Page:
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What Barbara Cook had in common with Glen Campbell

Sarah Crompton reflects on the lives and genius of both Cook and Campbell

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© Larry Darling / Joella Marano (Flickr)

It's probably a sign of getting older, but I have started to argue with obituaries. Take the hagiographic coverage of the death of Glen Campbell. "He was never that cool," I shouted at the radio, overwhelmed by the distinct memory of the fact that the Rhinestone Cowboy was someone your parents liked and knowing the words of "Wichita Lineman" or "By the Time I Get to Phoenix" didn't mark you out as one of the in-crowd.

But perhaps I just arrived with him too late; he'd gone through fashionable and out again by the time I was listening to the songs. And loving them. Whereas I felt I discovered Barbara Cook at precisely the right moment.

Her death at the age of 89 was announced on the same day as Campbell's and was completely obliterated by it in terms of news coverage. Yet this was possibly also because as Michael Coveney pointed out in his Guardian obituary, Cook was a figure "whose status was cultish rather than flagrantly popular".

I entirely missed her heyday in the '50s and '60s, when she became a Broadway star, most notably as the uptight librarian in The Music Man (a cult musical if ever there was one) and more intriguingly as the ingénue in Leonard Bernstein's Candide (there's a brilliant interview of her discussing the technical accomplishment that part required with the opera singer Renée Fleming in Opera News, if you're interested).

I almost missed her comeback, when after years of alcoholism and a decline so precipitous that she was stealing packed meat from supermarkets, the pianist Wally Harper induced her to remember her talent and start singing again on the cabaret circuit in the late 1970s. But I caught her when, in 1985 at the age of 58, she played Sally in the concert version of Follies (opposite the much-missed Lee Remick and Mandy Patinkin, who has now found wider fame in Homeland).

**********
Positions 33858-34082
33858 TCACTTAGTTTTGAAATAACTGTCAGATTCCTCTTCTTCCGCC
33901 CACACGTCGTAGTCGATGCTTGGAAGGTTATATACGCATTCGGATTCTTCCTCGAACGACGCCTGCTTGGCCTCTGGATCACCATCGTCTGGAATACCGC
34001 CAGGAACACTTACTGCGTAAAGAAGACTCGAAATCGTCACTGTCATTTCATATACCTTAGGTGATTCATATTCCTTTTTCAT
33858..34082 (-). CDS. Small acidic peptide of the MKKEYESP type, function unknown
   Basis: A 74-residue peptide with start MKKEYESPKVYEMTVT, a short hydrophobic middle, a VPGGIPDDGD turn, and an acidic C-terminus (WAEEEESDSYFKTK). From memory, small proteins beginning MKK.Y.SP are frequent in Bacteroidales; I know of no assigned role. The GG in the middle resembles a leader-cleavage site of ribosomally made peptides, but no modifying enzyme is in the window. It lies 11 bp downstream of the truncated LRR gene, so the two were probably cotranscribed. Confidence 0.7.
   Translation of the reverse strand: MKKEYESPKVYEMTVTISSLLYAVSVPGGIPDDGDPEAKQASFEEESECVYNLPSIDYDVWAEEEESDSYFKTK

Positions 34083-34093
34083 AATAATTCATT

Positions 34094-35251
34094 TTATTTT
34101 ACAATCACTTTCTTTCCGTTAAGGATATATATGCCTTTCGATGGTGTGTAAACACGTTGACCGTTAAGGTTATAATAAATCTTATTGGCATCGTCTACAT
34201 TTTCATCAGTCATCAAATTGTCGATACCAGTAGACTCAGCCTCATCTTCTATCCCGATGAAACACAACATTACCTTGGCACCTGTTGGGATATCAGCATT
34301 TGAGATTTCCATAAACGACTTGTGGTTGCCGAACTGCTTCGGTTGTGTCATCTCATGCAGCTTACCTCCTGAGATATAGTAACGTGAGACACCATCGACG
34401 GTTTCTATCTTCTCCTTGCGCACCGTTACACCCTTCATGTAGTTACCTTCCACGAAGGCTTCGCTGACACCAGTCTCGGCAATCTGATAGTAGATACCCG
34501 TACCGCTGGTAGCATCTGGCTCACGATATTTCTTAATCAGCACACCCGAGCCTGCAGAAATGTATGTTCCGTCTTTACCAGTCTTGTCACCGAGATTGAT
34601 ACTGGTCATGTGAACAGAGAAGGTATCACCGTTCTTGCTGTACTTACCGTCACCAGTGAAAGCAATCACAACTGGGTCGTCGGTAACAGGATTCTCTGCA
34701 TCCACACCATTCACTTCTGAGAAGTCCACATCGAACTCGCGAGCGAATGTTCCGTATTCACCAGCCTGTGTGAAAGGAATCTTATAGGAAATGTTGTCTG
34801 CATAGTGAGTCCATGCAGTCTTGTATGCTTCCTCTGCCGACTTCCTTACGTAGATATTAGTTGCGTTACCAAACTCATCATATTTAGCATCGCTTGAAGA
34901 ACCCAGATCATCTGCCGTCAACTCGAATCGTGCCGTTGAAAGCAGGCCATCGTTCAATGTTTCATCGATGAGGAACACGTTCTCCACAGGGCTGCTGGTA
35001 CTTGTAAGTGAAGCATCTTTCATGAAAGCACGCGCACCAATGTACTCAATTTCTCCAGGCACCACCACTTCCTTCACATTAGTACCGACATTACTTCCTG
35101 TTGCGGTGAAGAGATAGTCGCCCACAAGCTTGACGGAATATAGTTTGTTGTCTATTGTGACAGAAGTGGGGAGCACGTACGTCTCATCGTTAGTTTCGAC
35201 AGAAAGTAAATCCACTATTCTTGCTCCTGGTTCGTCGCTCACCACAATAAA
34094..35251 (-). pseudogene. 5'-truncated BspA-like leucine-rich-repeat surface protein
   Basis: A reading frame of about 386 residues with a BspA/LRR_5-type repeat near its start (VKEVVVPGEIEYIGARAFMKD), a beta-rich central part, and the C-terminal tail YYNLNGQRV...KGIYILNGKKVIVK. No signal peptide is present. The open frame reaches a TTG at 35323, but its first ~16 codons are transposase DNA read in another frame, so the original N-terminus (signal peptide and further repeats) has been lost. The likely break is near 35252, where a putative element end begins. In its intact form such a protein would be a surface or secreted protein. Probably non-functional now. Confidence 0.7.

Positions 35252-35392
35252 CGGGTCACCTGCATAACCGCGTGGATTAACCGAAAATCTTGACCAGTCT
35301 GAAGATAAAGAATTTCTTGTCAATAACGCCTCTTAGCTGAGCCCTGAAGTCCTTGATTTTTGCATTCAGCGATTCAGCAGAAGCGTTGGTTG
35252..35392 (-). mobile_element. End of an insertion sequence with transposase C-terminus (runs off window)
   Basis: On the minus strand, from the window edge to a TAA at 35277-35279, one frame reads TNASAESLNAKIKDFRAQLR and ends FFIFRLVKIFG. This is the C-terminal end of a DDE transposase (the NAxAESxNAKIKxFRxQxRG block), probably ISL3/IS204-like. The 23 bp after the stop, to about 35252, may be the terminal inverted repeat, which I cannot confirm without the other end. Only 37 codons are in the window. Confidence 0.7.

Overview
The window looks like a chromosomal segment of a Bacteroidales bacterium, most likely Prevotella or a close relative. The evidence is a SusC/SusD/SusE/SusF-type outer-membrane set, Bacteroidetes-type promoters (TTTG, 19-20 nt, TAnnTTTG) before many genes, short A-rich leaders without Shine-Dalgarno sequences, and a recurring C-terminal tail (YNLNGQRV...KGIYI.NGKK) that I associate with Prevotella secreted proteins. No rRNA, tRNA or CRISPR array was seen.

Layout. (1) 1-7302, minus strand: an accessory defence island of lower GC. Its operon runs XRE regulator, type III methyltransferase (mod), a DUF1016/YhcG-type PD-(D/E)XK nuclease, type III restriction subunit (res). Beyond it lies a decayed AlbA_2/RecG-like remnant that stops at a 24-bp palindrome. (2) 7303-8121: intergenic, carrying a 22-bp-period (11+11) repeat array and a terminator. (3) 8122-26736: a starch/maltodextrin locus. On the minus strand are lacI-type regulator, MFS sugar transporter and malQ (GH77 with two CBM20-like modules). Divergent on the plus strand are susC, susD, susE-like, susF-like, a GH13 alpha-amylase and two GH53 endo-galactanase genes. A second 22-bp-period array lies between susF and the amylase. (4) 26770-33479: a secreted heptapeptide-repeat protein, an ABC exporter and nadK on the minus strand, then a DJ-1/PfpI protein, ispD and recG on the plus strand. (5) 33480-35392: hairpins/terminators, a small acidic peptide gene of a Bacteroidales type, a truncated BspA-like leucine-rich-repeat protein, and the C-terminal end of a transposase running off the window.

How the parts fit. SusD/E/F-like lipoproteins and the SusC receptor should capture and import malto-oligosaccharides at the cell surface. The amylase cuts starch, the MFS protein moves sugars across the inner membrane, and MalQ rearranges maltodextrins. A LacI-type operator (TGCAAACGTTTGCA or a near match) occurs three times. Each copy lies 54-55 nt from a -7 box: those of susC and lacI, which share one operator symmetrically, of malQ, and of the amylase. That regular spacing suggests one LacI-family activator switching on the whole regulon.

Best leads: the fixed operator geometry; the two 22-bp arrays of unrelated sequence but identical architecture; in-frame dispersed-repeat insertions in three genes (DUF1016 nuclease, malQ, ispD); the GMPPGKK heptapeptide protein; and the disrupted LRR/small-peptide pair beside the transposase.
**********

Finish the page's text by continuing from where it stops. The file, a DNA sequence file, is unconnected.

She sang "Losing My Mind" in a voice so easy and fine, so drenched with suppressed emotion, so clear yet so full of longing, and I was hooked. Many happy evenings of seeing her in concert followed, as she sang on into her eighties, her voice deepening but the resonance of her performance never diminishing.

What strikes me about Cook – and Campbell come to that – is that their supreme musicianship was laid at the service of other people's songs. The songs of Campbell that I love best were all written by Jimmy Webb (one of my great song-writing heroes) yet the meaning he gave them made them feel as if they belonged to him.

It was the same with Cook. The entire American songbook belonged to her; she could hit the heart both of the feeling and the balance in every song she sang. To hear her perform her party piece "Ice Cream" was a lifetime's experience in itself. But it was the same with "If Love Were All", Noel Coward's melancholy ballad of loss and longing which she transmuted from something light into something incredibly profound, or the way throughout her career she made Comden and Green's "Long Before I Knew You" into a gentle cry of love.

In our culture we tend to revere the singer/songwriter, the person who can turn their raw experience into a song. Yet that underestimates the craftsmanship, the sheer artistic genius of the very best songwriters. If Girl From the North Country proves anything, it is that the real sign of greatness in a song is that it can escape its specific context and be given new meaning and power when placed in the hands and the vocal chords of others.

Cook was a supreme interpreter of other people's songs. She made them live and breathe in new and always wonderful ways. I had already started to miss her performances but I shall cherish her recorded output for a very long time to come.


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